The Great Wall of Something

For something that was for so long considered an awkward joke we are fast approaching the frighteningly real possibility of a Trump presidency. While part of me would like to spend the next few paragraphs speculating on who will be the reality TV star and all round racist’s running mate,  I will instead continue the series (ASX:Trump) that Blue Lake Invest’s very own Cam kicked off earlier this week.

To do so we must look at the policy and find the opportunity. While some political pundits are criticising the lack of policy ‘detail’ I for one struggle to narrow the policy options down to just one. Among some of Trump supporters favourite policies were eroding trade liberalisation and punching terrorists in the face. Now we will no doubt cover those issues later in the series, but today I want to focus on something much bigger, literally speaking.

The Great Wall of something.

One of the first ‘policy’ announcements that the Trump for President Campaign announced was the notion that “A nation without borders is not a nation”. Some might want to argue with that, but I want to focus on the next point. “There must be a wall across the southern border”, ironically the Canada (northern) border doesn’t rate a mention.

What would this great wall cost? So here are the fast facts;

  • The Southern border is approximately 3,220km long.
  • For comparison, the Berlin Wall which was built in 1961 was 155km long, and cost US$200m (adjusted for inflation)
  • Before you reach for your calculator, I have done the math for you. Comparable cost is US$4.15bn
  • But before we move on, most estimates taking into account the terrain and other factors put the estimate at over three times that!

Now you are probably wondering how the US government is going to pay for that. Well fear not, the brilliant minds at Trump HQ have worked that out too.

Mexico will pay. Simple right?

As it is their fault that the drug and immigration problem exists in the first place. It obviously has nothing to do with Americans liking drugs and Mexicans liking opportunity. The likelihood of Mexico paying is unknown however let’s assume for a moment that it will happen.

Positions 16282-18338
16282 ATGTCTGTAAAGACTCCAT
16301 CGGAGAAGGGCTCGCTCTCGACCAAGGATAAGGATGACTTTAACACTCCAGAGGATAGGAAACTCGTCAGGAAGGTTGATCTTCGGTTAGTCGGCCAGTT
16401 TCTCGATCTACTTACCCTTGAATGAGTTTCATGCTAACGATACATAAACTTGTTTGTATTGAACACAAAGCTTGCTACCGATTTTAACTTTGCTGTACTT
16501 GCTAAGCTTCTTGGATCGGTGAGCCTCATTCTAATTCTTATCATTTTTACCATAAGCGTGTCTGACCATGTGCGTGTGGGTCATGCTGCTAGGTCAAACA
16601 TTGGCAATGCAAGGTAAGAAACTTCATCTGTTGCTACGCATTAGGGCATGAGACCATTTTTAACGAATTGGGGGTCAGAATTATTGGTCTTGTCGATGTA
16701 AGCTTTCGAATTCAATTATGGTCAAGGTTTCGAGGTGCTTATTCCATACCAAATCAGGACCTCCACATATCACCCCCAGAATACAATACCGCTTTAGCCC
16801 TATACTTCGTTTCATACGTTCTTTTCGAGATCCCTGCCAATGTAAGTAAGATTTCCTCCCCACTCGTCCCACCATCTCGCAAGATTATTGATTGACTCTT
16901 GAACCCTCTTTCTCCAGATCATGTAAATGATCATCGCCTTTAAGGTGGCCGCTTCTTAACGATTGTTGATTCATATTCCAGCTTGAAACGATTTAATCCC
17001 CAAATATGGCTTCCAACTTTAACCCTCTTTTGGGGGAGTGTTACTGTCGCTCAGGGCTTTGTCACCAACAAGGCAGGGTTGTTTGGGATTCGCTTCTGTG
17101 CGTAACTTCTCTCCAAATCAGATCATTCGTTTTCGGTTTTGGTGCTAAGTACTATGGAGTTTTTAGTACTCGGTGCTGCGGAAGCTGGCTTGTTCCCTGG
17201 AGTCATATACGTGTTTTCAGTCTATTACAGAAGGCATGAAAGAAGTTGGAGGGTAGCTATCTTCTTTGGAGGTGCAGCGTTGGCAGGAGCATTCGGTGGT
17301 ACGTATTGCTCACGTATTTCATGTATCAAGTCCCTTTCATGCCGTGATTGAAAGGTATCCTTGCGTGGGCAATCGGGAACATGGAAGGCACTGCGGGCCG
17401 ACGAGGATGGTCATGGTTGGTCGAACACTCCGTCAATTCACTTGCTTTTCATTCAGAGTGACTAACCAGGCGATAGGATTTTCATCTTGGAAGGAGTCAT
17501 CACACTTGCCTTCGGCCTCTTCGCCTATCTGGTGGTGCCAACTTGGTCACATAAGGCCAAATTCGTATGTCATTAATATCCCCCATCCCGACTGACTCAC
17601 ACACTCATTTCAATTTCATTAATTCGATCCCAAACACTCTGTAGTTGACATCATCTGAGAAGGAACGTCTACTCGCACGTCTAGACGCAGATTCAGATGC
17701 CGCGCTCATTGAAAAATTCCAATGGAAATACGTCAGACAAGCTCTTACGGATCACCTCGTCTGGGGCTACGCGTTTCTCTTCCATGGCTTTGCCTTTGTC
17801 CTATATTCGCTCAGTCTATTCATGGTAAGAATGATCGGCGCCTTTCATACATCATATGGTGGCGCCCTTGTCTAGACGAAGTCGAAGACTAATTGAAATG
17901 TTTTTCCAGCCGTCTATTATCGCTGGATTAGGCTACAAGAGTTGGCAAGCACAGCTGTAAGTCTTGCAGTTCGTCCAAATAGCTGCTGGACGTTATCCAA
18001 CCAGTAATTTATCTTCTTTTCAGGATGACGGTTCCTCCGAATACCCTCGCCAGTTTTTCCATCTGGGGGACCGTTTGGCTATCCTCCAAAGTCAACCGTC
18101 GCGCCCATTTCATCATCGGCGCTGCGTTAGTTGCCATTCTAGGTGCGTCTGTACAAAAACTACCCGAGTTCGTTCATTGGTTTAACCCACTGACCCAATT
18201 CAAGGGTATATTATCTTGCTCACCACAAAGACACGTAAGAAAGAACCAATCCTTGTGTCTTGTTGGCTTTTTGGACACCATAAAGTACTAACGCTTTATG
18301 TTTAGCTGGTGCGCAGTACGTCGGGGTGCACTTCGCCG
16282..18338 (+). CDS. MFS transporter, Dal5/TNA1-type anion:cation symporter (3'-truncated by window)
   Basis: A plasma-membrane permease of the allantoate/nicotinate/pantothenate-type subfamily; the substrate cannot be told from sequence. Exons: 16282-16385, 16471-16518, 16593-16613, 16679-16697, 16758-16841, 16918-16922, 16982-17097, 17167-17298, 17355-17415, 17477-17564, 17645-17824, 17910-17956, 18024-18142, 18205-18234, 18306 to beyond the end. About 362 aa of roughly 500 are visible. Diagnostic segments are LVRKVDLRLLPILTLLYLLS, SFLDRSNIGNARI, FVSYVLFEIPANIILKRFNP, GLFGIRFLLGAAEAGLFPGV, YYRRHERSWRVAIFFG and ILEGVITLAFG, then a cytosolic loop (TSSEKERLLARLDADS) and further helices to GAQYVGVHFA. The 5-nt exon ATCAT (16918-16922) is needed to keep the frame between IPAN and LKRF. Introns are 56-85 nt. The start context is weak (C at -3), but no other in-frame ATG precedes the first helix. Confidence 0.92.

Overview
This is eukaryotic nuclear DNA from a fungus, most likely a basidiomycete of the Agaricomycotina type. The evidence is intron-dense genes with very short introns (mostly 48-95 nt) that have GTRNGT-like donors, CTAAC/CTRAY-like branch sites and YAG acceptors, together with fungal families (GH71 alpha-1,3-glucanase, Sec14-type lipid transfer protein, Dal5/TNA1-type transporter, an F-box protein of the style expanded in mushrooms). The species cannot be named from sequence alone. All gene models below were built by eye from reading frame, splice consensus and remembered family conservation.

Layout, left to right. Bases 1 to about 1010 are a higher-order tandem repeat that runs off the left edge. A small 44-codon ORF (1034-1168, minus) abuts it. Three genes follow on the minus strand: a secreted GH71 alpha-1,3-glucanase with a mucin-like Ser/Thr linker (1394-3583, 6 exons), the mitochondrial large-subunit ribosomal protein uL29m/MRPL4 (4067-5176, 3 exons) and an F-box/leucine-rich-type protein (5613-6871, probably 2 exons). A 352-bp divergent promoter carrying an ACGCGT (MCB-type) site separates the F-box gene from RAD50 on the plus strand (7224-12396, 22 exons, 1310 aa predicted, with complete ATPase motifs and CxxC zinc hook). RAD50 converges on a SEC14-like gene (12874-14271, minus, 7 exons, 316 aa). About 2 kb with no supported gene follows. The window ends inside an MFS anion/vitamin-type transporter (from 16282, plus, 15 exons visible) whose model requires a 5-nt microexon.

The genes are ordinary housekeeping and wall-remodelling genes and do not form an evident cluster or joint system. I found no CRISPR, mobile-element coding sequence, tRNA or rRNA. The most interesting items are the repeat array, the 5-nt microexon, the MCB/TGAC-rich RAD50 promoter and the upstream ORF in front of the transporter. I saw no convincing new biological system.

Who on earth could build a fence like this?

Save your drum roll friends, I will straight up tell you. It is our good friends at Boral (ASX:BLD) of course. Well they might anyway. The local operations at Boral have struggled under pressure from unions and more recently a slowing construction growth. Now while this is happening the US arm will right now be licking their lips. I am only speculating now but I imagine that Boral USA would be refining their fence building technique and preparing their bid.

20% of revenue from ASX:BLD is derived from the US market, which as we speak is experiencing a real estate recovery. For those less interested in Trump, and more interested in Boral 55% of revenue is generated right here in Australia, while 15% comes from Asia. That 20% from the US is quite interesting however.

We are well aware that the US markets, and in particular the housing and construction sectors have struggled away since 2007 where the subprime mortgage crisis came to a head. It also spelled a tough time for ASX:BLD in this market. Boral had not made a profit between FY08 to FY14 inclusive in the US market. With a strong housing sector Boral US returned to black last year.

Now imagine what they could do with a US$15bn wall?

Returning to the ASX:Trump analysis it is worth mentioning the two following points.

  1. Trump is a real estate mogul – it would not be completely out of the realm of possibility that a housing recovery could be a personal objective, and as a result there is every chance that a Trump presidency would accelerate housing sector growth.
  2. For those that believe the hype Trump is promising a 6% growth rate in GDP. Through a range of currently vague policies Trump intends on ‘Making America great again’, which would also accelerate house growth. After all it is the American Dream.

A Trump president offers a world of possibilities, much like those outlined above. Now the cynical part of me tends to believe that the real outcome of such an event is chaos on the market, which will extend through global banking and disrupt global trade (which Australia is heavily reliant on). Regardless, this and the next ASX:Trump articles are food for thought. Now if you want to get more of this delivered into your exclusive email inbox, put your email in the box below!